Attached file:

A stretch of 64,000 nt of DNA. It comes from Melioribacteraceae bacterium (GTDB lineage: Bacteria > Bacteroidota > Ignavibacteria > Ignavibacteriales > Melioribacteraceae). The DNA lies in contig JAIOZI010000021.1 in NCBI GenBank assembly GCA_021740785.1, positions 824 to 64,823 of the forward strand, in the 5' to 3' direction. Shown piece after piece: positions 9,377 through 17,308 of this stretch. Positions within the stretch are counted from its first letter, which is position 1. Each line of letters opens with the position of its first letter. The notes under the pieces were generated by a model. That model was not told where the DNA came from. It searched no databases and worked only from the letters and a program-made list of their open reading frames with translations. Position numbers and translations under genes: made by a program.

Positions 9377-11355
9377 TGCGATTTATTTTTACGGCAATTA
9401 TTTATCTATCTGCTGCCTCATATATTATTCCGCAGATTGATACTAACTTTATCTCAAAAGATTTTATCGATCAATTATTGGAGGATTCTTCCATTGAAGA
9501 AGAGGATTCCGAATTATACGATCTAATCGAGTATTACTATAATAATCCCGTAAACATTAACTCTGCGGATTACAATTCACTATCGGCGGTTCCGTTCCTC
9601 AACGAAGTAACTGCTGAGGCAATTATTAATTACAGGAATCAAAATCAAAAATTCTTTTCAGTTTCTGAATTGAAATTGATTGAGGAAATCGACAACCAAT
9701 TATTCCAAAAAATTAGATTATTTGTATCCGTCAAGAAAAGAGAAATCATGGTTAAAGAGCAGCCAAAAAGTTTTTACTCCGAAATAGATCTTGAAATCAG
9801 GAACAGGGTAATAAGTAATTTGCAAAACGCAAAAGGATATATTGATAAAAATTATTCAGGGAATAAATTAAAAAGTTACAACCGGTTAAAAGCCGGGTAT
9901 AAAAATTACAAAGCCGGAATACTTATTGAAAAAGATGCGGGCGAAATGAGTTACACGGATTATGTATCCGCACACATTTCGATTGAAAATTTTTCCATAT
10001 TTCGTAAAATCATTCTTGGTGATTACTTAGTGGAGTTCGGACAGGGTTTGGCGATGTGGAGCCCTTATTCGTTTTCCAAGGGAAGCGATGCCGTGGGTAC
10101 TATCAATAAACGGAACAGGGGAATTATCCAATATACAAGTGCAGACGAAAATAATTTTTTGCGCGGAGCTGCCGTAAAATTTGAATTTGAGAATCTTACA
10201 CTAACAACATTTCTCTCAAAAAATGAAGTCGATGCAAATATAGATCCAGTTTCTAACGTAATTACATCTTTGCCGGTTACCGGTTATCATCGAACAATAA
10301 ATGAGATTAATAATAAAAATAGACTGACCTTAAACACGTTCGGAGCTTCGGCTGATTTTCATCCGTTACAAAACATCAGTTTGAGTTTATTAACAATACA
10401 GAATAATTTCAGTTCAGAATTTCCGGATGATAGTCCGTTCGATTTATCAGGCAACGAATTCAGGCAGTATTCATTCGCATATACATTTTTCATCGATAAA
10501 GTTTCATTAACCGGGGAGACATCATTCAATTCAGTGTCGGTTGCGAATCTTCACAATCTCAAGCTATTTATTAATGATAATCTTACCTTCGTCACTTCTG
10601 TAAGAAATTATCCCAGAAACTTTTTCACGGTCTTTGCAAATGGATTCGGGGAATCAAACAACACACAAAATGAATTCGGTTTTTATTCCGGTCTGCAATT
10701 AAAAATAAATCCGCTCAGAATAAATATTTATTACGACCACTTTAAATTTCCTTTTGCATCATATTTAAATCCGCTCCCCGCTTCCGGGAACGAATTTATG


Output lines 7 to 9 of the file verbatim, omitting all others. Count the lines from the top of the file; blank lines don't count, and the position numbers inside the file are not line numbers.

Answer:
9701 TATTCCAAAAAATTAGATTATTTGTATCCGTCAAGAAAAGAGAAATCATGGTTAAAGAGCAGCCAAAAAGTTTTTACTCCGAAATAGATCTTGAAATCAG
9801 GAACAGGGTAATAAGTAATTTGCAAAACGCAAAAGGATATATTGATAAAAATTATTCAGGGAATAAATTAAAAAGTTACAACCGGTTAAAAGCCGGGTAT
9901 AAAAATTACAAAGCCGGAATACTTATTGAAAAAGATGCGGGCGAAATGAGTTACACGGATTATGTATCCGCACACATTTCGATTGAAAATTTTTCCATAT